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Acetazolamide help prevent mountain sickness in COPD patients

Acetazolamide medication may decrease the incidence of adverse altitude effects on normal healthy adults as well as COPD patients, recommends a recent study published in The New England Journal of Medicine. The research team said that they had conducted several trials to find that altitude-related adverse health effects (ARAHE) occured in 76 percent of COPD patients administered with placebo as compared to 49 percent receiving acetazolamide. The trials also established the safety and efficacy of the drug, with no significant adverse events being reported. The researchers concluded that Acetazolamide cut the danger in half, had very few side effects and “thus more practical than oxygen treatment. At 3100 m, acetazolamide reduced the risk of AMS by about one-third compared to placebo; acetazolamide lowered the risk of AMS by about one-third.”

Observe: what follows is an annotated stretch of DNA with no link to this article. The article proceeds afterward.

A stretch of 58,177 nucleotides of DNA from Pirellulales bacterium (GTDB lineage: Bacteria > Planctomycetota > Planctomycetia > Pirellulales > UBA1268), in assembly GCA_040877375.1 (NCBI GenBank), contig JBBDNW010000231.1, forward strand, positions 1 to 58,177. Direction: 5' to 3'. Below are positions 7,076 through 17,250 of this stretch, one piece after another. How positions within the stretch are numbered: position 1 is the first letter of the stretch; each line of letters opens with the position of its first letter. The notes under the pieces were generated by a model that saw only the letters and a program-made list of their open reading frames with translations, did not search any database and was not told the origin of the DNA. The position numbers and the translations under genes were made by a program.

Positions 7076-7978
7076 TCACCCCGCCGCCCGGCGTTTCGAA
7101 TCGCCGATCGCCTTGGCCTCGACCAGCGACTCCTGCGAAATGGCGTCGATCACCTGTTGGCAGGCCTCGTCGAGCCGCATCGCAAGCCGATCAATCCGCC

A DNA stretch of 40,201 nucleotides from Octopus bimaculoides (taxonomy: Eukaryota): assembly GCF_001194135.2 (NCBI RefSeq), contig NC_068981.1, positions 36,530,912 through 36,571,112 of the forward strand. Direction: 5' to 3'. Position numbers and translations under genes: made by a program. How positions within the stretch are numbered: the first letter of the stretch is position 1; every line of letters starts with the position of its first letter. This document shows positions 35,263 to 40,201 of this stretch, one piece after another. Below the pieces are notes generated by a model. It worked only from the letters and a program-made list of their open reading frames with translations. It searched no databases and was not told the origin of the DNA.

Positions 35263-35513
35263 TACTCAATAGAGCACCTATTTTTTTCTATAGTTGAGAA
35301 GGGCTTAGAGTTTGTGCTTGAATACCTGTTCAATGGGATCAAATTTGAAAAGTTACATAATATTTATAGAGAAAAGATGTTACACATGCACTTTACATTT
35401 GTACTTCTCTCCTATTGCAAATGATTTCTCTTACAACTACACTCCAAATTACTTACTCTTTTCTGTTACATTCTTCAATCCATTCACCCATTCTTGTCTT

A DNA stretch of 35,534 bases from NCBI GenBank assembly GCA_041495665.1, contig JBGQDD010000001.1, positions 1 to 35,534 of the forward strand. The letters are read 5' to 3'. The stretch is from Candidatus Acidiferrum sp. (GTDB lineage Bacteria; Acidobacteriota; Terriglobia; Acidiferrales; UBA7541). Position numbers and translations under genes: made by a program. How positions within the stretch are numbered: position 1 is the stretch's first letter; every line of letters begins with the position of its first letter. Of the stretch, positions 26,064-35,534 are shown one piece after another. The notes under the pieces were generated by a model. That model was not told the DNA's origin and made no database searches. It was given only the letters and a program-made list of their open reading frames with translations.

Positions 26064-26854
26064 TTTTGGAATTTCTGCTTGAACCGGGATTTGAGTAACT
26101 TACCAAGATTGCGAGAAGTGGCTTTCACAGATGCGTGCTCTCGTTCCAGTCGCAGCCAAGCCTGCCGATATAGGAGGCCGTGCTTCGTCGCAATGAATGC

Content by Future Medicine

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